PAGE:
Moody's Places Big Banks On Review (WSJ)
In the latest setback for investment banking, Moody's Investors Service placed the ratings of Bank of America Corp. , Citigroup Inc., Goldman Sachs Group Inc. and three other global financial institutions on review for possible downgrade because it says the business' profitability will be diminished longer term. Moody's also said Wednesday it is reviewing J.P. Morgan Chase & Co., Morgan Stanley and Royal Bank of Canada for possible downgrade. Seven other financial firms' reviews were extended Wednesday as part of a separate ratings action on European banks, while four more had other negative reviews extended.
Greek Officials: Bailout Talks On Track (WSJ)
So that's nice.
Europe Demands More Greek Budget Controls (Bloomberg)
While “further considerations are necessary regarding the specific mechanisms to strengthen the surveillance of program implementation,” Europe is set to make “all the necessary decisions” on Feb. 20, Luxembourg Prime Minister Jean-Claude Juncker said in an e-mailed statement after leading a conference call of finance chiefs late yesterday.
Falcone Seeks Spectrum Swap for LightSquared (Bloomberg)
Phil Falcone is seeking to swap spectrum owned by LightSquared Inc. with that controlled by the U.S. Department of Defense, a person with knowledge of the company said, in an effort to salvage his investment and save his hedge fund. Falcone’s Harbinger Capital Partners LLC has sunk $3 billion in LightSquared, a Reston, Virginia-based firm that plans to build a high-speed broadband network to serve 260 million Americans. The Federal Communications Commission said Feb. 14 it won’t let the company begin service because it interferes with GPS navigation of cars, boats, planes and tractors. The hedge fund manager hired Moelis & Co., a New York-based investment bank, and other advisers to help study alternatives, said the person, who asked not to be named because the company is private. If the defense department is not interested in a swap, Falcone could try to sell the spectrum.
New Fine In Greenlight Case (WSJ)
The fallout from alleged insider trading at Greenlight Capital Inc. continued Thursday when the Financial Services Authority said it had fined former Merrill Lynch executive Andrew Osborne £350,000 (about $550,000) for allegedly disclosing inside information ahead of a significant equity fund-raising by pub operator Punch Taverns PLC in June 2009. Mr. Osborne, acting on behalf of Punch, approached Greenlight, a major investor and despite being told that the company didn't want to be given privileged information, or "wall-crossed," went ahead with a conference call with Greenlight owner and President David Einhorn during which he disclosed that Punch was within a week of a substantial fund-raising, the FSA said.
Health deparment declares that Sardi's can no longer host dinner for Westminster Dog Show winner (NYP)
A New York tradition more than three decades old ended yesterday when the Health Department declared that starting next year, Sardi’s restaurant can no longer invite the winner of the Westminster Dog Show to a special dinner. “We can’t be expected to just roll over for the champ. Our primary concern is making sure people and pets follow the doggone rules — ideally without whining or begging,” quipped city Health Department spokesman John Kelly. Restaurant owner Max Klimavicius pointed out that his special guest was served in a private room on the second floor and said he was sorry to see the “ritual’’ end.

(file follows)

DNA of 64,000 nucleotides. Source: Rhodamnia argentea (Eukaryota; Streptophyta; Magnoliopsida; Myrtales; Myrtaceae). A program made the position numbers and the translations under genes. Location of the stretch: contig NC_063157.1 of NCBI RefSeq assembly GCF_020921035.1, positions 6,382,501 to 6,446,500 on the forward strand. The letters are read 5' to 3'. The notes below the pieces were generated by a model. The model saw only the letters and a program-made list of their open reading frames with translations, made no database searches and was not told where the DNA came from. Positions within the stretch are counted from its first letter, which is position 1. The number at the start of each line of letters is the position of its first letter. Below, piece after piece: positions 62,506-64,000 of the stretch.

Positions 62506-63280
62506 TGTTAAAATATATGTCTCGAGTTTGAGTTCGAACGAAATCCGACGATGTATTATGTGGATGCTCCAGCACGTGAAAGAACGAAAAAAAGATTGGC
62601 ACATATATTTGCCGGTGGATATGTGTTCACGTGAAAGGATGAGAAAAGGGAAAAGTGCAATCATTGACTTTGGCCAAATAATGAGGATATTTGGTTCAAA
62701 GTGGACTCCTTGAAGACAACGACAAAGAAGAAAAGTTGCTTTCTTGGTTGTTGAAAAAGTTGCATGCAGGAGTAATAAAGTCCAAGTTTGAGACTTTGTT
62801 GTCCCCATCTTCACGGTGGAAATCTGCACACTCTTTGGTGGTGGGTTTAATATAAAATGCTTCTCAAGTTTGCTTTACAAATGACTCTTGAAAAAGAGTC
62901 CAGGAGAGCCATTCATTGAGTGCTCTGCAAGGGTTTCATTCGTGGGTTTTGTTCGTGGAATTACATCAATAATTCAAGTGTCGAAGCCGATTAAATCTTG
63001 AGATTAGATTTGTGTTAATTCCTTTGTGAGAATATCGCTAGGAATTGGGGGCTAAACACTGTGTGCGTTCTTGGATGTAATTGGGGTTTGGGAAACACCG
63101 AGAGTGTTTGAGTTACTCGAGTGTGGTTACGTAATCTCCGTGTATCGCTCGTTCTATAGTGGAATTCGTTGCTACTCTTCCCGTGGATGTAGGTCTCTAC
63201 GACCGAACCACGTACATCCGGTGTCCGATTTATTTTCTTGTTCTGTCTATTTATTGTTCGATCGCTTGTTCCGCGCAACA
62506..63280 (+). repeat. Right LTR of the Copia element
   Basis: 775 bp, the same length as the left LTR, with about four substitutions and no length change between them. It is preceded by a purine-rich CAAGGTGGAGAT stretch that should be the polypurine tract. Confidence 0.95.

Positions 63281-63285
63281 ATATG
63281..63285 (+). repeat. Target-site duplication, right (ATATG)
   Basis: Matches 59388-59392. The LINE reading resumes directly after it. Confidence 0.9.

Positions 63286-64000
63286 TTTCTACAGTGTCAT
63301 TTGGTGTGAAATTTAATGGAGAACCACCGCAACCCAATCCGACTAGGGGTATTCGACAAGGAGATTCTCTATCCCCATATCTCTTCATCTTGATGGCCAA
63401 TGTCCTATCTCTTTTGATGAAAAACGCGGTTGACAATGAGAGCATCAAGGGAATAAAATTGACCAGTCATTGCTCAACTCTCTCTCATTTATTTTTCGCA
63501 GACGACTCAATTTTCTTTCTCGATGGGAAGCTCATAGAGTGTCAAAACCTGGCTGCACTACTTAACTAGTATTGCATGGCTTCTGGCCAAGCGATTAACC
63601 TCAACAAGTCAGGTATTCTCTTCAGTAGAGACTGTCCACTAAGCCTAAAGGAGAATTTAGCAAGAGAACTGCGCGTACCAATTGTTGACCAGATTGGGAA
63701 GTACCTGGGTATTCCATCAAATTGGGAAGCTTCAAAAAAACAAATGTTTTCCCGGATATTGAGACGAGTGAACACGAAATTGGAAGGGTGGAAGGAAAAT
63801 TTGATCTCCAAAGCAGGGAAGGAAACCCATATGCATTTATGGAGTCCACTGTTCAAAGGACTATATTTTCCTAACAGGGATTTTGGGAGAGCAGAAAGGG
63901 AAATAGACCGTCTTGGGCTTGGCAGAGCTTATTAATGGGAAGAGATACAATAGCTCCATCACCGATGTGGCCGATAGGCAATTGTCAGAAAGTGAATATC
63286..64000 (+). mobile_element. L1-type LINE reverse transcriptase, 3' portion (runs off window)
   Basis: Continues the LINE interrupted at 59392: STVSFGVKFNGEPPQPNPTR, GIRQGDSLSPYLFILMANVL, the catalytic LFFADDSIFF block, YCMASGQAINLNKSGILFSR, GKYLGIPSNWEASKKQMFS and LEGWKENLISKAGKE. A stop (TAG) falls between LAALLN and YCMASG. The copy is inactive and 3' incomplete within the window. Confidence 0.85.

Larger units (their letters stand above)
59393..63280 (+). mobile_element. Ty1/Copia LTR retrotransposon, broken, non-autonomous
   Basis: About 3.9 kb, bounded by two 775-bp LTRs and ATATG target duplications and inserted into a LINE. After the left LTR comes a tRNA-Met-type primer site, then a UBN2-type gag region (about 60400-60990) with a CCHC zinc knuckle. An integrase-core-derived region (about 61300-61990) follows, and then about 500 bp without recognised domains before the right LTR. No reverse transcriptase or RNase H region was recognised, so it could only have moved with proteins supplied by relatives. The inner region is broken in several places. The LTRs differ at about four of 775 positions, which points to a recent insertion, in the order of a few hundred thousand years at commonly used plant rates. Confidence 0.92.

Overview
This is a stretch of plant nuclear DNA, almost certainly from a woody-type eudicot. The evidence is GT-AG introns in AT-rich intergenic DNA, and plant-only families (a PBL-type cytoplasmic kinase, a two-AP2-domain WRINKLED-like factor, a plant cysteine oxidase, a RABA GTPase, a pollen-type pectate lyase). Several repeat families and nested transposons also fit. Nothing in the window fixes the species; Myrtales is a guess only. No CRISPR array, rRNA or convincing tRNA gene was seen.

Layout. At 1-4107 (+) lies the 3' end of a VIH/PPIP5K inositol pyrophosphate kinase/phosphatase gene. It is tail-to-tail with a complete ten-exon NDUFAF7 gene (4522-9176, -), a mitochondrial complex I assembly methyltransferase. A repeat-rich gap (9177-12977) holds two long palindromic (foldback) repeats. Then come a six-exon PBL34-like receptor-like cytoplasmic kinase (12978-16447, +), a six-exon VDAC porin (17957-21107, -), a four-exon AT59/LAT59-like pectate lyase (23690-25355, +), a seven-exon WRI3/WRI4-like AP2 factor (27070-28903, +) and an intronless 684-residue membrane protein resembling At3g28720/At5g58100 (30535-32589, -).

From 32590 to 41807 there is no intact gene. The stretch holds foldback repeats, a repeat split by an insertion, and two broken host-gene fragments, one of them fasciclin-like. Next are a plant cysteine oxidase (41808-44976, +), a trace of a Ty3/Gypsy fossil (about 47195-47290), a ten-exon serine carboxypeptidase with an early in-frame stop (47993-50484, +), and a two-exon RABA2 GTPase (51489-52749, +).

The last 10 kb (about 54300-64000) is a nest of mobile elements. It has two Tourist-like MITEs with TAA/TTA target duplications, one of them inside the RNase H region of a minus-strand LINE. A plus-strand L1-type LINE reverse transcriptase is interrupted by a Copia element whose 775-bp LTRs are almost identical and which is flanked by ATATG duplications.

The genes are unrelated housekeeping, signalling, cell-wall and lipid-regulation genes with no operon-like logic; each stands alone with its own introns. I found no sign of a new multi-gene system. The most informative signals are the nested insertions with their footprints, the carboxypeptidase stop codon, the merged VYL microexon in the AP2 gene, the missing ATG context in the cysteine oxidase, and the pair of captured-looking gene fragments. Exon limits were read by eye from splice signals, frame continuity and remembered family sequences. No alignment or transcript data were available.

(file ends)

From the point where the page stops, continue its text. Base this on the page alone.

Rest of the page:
UBS Suspends Traders in Libor Probe (FT)
People familiar with the investigation told the Financial Times that Yvan Ducrot, the co-head of UBS’s rates business, and Holger Seger, the global head of short-term interest rates trading, are among a group of Zurich-based traders who have been suspended pending further inquiries into the bank’s rate-setting processes.
Morgan Stanley’s Stephen Roach Retiring (Bloomberg)
James Gorman announced the departure of Roach, who has been non-executive chairman for Asia since 2010, in a memo to employees today. Roach, who has also taught at Yale University, will transition full-time into academia, according to the memo.
Zurich Is World's Costliest City (WSJ)
Zurich and Tokyo scored 170 and 166, respectively, indicating that they are about 70% and 66% more expensive to live in than New York. Geneva and Japan's Osaka-Kobe area tied for third place, according to the survey. Overall, the list of the 10 costliest cities is divided equally between Asia and Europe. The European cities are Oslo, Paris and Frankfurt, while Sydney, Melbourne and Singapore round out the Asian portion of the list. No North American city breaks the top 10. New York dropped 11 spots to a tie for 47th with Chicago and below Los Angeles.
The Delivery Guy Who Saw Jeremy Lin Coming (WSJ)
In May 2010, an unsung numbers hobbyist named Ed Weiland wrote a long-term forecast of Jeremy Lin for the basketball website Hoops Analyst. At the time, Lin was a lightly regarded, semi-known point guard who had completed his final season at Harvard. But Weiland saw NBA material. He emphasized how well Lin played in three nonconference games against big schools: Connecticut, Boston College and Georgetown. He noted how Lin's performance in two unsexy statistical categories—two-point field-goal percentage (a barometer of inside scoring ability) and RSB40 (rebounds, steals and blocks per 40 minutes) compared favorably with college numbers put up by marquee NBA guards like Allen Iverson and Gary Payton. Weiland concluded that Lin had to improve on his passing and leadership at the point, but argued that if he did, "Jeremy Lin is a good enough player to start in the NBA and possibly star."